Marcos on PH 6.1% Inflation Rate: I Will Have to Disagree


MANILA, Philippines — The Philippine Statistics Authority reported on Tuesday that the country’s inflation continued to climb to 6.1 percent in June, but President Ferdinand Marcos Jr. said, “We are not that high.”

“I think that I will have to… I will have to disagree with that number. We are not that high. We have crossed the .. our targets were less 4 percent or less. Unfortunately, it looks like we may cross that… cross that threshold. Tatawid tayo sa 4 percent.”


Marcos Jr. also stated in his first briefing after taking office that much of the country’s inflation was “imported,” and it’s “a problem not only in the Philippines but everywhere.”

“The increase in commodity prices are… again something that happens, that the forces that have pushed the commodity prices up are again beyond our control,” Marcos said. 

“Much of our inflation is actually imported inflation. It is imported because it is the inflation on the products that have suffered inflation that we import. So sumama na yung inflation nila dun sa atin,” he added,

The President has likewise said that there was little the country could do about rising commodity prices.

According to National Statistician Dennis Mapa, the main contributors to inflation were rising prices of food and non-alcoholic beverages, transport costs, and fuel prices. He added that the prices would likely grow based on their gathered data.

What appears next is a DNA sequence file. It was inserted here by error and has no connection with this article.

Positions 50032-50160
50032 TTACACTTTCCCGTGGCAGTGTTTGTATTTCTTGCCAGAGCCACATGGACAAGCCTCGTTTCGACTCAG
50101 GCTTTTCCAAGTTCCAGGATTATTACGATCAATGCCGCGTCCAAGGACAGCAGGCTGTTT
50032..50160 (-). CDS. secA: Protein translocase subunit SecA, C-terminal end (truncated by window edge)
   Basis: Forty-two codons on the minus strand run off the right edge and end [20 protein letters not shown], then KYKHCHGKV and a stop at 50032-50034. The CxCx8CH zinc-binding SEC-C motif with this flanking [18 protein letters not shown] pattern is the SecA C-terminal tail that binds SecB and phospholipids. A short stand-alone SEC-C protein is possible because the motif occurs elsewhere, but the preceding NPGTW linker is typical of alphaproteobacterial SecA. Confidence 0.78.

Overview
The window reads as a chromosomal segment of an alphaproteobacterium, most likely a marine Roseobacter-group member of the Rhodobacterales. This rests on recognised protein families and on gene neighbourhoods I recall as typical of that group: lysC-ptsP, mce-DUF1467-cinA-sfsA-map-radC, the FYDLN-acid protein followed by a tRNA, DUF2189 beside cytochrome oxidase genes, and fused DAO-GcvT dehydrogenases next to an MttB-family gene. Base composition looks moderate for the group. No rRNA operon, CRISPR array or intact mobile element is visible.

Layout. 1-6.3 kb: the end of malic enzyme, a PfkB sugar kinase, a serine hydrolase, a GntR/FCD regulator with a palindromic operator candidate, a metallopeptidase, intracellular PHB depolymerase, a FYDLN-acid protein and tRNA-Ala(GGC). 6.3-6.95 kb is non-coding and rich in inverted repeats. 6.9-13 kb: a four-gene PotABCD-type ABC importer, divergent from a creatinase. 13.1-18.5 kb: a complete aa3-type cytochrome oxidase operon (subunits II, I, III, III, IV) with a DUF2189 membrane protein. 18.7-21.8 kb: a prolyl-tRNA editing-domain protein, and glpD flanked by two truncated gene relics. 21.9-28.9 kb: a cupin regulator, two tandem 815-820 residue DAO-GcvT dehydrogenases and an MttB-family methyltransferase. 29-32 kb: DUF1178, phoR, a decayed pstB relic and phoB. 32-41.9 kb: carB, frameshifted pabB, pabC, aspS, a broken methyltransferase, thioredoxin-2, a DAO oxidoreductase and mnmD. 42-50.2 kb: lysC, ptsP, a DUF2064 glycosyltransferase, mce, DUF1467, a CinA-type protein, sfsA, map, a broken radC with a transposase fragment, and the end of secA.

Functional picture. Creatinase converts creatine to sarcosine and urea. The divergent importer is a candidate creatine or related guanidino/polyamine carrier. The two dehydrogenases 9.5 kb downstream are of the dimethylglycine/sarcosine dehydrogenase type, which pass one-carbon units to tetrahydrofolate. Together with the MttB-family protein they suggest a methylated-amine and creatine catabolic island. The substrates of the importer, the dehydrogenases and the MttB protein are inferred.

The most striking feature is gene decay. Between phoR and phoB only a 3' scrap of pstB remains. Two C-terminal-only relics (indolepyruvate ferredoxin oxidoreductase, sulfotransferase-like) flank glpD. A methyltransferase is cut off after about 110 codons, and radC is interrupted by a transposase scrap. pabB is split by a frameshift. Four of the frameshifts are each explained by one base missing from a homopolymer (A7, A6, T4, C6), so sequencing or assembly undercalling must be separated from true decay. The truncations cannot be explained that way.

The Transportation costs increased from 14.6 percent in May 2022 to 17.1 percent in June, while the raw food items also rose dramatically, like fruits and nuts, which ballooned to 1.1 percent compared to May 2022’s -2.4 percent.

Meanwhile, Prof. Emmanuel Leyco, the President of Pamantasan ng Lungsod ng Maynila, has reacted to Marcos’ disagreement with the data, he asserted that the PSA is the most authoritative source, and the surveys and studies conducted by the PSA are used not only by the academe but also by the business community.

“It’s a government agency, and I don’t have any reason not to believe them. They’re very good with what they’re doing. They’re doing the surveys. They’re watching the numbers.”

Prof. Emmanuel Leyco via One News

The 6.1% PH inflation was the fastest rate that prices grew since 2018 when inflation shot up to near-decade highs amid a rice shortage and currency slump.

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